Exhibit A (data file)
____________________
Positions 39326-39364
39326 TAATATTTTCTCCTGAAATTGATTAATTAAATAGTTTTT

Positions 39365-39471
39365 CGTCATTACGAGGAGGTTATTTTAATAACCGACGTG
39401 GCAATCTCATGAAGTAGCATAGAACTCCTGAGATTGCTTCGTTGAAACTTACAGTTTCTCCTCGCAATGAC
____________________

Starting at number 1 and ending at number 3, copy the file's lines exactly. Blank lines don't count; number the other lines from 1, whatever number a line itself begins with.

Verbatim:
Positions 39326-39364
39326 TAATATTTTCTCCTGAAATTGATTAATTAAATAGTTTTT

Positions 39365-39471